As you drive through the countryside looking at other people's trees, notice that some of the most picturesque and interesting ones are the most imperfect. They are veterans whose characters are accentuated if not entirely imparted by their scars, deformities, or malignancies. To mind comes many a storm-tattered white pine, towering above its surroundings with what look like wild pennons of courage still flying high. Such landmarks can be preserved for generations by keeping their stubs trimmed, their diet ample, and by getting an electrician (a tree expert will be higher priced) to install lightning protection.
To mind comes an ancient catalpa, in a fine New Jersey lawn, which is bowed over so far that its trunk is horizontal, its branches vertical. (See Photo. 23.) Many people might have removed such a freak long ago, but the owners of this one cherish it. It looks like—and perhaps it is—an old trail-marker of the Delaware Indians.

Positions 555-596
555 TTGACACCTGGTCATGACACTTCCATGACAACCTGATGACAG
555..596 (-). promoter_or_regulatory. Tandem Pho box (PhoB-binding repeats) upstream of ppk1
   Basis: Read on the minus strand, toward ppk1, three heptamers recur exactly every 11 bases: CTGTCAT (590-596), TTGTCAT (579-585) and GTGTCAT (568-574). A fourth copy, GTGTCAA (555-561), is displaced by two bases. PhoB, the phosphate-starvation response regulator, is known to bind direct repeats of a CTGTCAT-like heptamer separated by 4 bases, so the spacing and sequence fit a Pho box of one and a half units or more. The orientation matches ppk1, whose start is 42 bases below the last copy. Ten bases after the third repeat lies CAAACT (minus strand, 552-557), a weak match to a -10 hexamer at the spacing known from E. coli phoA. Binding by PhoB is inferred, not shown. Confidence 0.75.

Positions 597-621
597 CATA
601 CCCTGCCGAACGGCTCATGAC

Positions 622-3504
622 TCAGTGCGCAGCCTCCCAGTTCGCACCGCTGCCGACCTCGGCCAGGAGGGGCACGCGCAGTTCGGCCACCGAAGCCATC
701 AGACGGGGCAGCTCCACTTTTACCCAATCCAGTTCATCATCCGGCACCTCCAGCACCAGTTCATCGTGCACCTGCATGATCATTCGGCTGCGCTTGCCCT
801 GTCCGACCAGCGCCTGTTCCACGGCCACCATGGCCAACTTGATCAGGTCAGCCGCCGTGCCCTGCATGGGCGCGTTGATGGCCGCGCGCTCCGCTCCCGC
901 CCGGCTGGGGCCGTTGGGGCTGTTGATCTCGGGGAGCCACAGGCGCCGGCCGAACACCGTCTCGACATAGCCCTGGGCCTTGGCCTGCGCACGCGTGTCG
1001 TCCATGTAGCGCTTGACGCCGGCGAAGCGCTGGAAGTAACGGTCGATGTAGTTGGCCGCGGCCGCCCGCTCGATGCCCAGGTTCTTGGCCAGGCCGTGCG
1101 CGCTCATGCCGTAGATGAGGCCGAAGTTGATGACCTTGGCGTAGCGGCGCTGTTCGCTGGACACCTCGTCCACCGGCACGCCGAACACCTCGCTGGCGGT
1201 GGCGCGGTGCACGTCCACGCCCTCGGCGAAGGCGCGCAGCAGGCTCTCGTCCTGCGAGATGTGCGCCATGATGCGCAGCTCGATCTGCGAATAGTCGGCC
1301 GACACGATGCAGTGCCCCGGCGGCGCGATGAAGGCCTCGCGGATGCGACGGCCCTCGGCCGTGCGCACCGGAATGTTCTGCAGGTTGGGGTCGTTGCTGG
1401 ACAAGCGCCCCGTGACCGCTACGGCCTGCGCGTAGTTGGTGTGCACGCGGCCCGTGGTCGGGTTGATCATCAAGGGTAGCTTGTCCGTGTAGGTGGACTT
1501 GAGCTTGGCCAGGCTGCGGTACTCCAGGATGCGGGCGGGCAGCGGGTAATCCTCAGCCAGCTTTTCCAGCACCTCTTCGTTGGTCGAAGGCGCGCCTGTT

On a back road in the Watching hills stand four ancient red oaks, all much squattier than is their species* habit and each with grotesque lumps and knobs where the main lower limbs should be. Perhaps they were amputated in their youth by some woodsman, clearing a tote road, who was too busy to fell the trees entirely. Then cankers set in which deformed but failed to kill them, so that they have aged like a quartet of gnarled gnomes crouching at the roadside. To worry about the health of such a group, if they lived in your grounds, would be silly. To remove them in favor of more graceful trees would be to compound the woodsman's felony.